Sorry - can't tell you for sure what kind of rocks those are - cause I don't know for sure.
I do know this for sure the hollow where I got those rock chips out from under that big chunk rock is just full of big rock out croppings just like that and the soil is full of those rock chips.
BIG and very healthy seng grows there with very nice roots too.
The hollow is named Rocky Hollow a few seasons ago me and my partner went in that hollow and in 5 hours brought out 6 lbs 3 oz of green seng. Most I have ever dug in one day by far. And just about every time the seng digger went in it was chinking on that flaky rocky stuff.
We found some patches of 30-40 big 4 & 3 prongs that were bunched up very tightly so disease sure did not seem to be a problem.
I just sprinkled that gypsum on top of that bed like I did the rocky soil I added and then worked it up with a hoe mixing it all into the top 2-3 inches of the soil.
It has not rained since I did that and I may just get out there this evening and water that bed good since I will be hunting some seng this weekend and if lucky may have a few nice roots to plant in there.
I agree that a good watering needs to be done before you plant your new roots into the bed. Especially if you added the Epson Salt that you mentioned earlier. Plus the water will help settle everything around the rock chips.
You could also add a small amount of Triple Phosphate (0-46-0) to stimulate root growth. Be careful not to add too much, half a pound on that size of a bed would be very generous. If you want to stay more organic, you can use Rock Phosphate. Rock Phosphate is in its natural state and will deliver a low dose over a very long time.
I will have to look into that rock phosphate - giving a low dose over a long time would be ideal. I wonder though if that 30 gal of rocky/soil I put in there will accomplish the same thing.
I have already added 2 lbs of bone meal - rated 6/9/0 - so don't plan to add anything else just now.
I am a organic gardner and use nothing but my own homemade compost, bone meal, blood meal and epson salt in my garden.
Everything grows very well - some huge bragging size tomatoes !
Oh - another thing - I have a bunch of gypsum board stored away in a upstairs store room - several pieces that were left over after we finished building our new house (back in 2000).
I am going to take some of those pieces and break/chop them up into small pieces (say half/dollar size) and put several of those on top of the bed. I read on another site that you can do that and it will add calcium slowly over time - basically each time it rains that gypsum board will slowly disolve and add gypsum/calcium to the soil.
Here is something that may be helpful for what level to shoot for with the Phosphate. And how it's necessary for the take up of calcium.
This is from Scott Persons first book \"Green Gold\"
\"The other soil nutrient that ginseng growers should monitor is phosphorus. In 1978, Dr. Tom Konsler initiated a four-year study to measure ginseng root growth response to P additions to the low P soils found at the Mountain Horticultural Crops Research Station in Fletcher, N. C. Dr. Konsler found positive correlation of root weight with phosphorus additions. He also found that ginseng plants took up calcium more readily in soils that had available phosphorus so the interrelationship is important (Konsler, 1990). Growers should amend their low P soils so that at least 95 pounds per acre of actual phosphorus is available (Persons, 1994).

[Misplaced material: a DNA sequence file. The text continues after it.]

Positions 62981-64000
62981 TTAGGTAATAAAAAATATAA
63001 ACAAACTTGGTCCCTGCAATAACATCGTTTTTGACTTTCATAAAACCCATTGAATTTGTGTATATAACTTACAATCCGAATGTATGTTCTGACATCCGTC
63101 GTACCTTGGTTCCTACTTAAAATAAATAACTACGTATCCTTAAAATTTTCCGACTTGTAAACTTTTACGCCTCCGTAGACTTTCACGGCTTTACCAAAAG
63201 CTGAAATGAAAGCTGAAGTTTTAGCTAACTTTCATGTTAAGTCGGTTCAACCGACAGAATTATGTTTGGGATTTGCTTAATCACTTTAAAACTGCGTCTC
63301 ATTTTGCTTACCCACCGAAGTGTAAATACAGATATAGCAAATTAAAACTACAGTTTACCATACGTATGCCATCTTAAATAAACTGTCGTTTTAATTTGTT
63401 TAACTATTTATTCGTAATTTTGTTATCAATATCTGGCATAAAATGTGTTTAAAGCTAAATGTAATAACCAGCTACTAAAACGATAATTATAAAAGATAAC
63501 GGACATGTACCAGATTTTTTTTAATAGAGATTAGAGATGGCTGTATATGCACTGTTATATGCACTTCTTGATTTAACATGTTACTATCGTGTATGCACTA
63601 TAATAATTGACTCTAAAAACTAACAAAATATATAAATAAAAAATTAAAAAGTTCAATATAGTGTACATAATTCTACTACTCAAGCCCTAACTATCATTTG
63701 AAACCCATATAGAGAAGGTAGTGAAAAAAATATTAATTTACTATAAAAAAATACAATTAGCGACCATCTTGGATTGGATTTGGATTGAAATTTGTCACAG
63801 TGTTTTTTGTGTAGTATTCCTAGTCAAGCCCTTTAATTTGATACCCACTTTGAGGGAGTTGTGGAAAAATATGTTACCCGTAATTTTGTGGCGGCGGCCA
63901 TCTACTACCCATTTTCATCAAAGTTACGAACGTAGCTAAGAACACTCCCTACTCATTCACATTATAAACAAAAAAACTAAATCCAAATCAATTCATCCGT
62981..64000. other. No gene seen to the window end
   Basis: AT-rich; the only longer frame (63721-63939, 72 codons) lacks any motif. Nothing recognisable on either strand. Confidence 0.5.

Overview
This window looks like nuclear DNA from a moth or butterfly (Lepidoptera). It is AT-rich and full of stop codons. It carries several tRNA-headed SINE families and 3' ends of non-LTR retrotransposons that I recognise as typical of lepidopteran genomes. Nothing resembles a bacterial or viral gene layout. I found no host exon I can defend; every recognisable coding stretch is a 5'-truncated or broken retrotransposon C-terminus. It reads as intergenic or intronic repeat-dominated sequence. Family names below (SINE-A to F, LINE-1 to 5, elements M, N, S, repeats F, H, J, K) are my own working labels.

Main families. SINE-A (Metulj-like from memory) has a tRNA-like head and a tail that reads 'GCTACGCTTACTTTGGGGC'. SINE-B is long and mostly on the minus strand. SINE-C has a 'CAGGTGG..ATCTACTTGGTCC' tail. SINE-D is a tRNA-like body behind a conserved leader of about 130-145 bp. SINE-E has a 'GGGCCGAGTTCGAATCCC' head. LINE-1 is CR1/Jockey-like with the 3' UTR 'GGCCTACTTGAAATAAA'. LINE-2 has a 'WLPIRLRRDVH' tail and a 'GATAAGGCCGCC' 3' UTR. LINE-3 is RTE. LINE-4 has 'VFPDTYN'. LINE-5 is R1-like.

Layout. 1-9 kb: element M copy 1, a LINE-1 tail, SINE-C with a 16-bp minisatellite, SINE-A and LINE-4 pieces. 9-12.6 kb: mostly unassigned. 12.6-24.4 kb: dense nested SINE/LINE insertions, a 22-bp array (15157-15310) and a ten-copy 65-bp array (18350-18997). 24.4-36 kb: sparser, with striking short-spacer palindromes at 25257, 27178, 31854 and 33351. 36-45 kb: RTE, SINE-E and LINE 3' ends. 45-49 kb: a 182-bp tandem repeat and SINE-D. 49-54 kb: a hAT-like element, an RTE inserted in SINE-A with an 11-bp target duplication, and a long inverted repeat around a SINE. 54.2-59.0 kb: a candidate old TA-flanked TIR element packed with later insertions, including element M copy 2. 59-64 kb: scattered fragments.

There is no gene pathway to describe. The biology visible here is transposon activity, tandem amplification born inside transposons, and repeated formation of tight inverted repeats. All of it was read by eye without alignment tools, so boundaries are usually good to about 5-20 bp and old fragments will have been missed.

Since there is no tillage of the soil with wild simulated ginseng crops, all fertilizers are applied on the soil surface. Applications of gypsum and/or rock phosphate may have to be made every two or three years. Soil testing should be done every year to monitor available soil nutrients.\"
Can't wait to get my soil test back. I actually sent off two. One from the hollow/hillside here close to my house where I have that seed producing bed started and another from another hollow (the next hollow over) on my place here where I will be growing some.
When I took the soil samples I noticed that the second hollow seemed to have more rocky/sandy soil than the one closer to home here.
Our Basic soil test cost 7.00 and includes - Water PH, P, K, Ca, Mg, Lime and Fertilizer recommendations based on crop code submitted and GIN (Ginseng) was one of the codes available.
It will be interesting to see what they recommend and to see what my Ca and P levels are.
Hopefully in another week or so I will get the results back.
The soil tests are are well worth the price and the wait.
It's also fun to compare old tests with new ones, to see exactly how much you have made your soil change.
Where I send my soil for testing, they do not have a code for Ginseng. So you hand write it in. Most of the time their recommendations have been helpful and correct. Like adding Gypsum. But I had one test come back which recommended to raise the calcium and the ph with lime and a 10-10-10 fertilizer. I did not follow that recommendation. Instead I added only Gypsum. That was three years ago and I'm happy with the results.
I guess just use your knowlege and common sense when it comes to their recommendations.
Note - when I planted that lil root that is now a small 3 prong I did not ammend the soil at all, just basically made a small hole and poked the lil 2 prong root in there and then mashed the dirt down around it good and put some leaf mulch on top.
Since it has done this well - and my seed bed is on down the hill another 30 feet, think that is a good sign that my seed bed will be in an OK location.
Below is what my seed bed looks like after working that 30 lbs (6 - 5 gal buckets) of that rocky/mineral rich soil into place.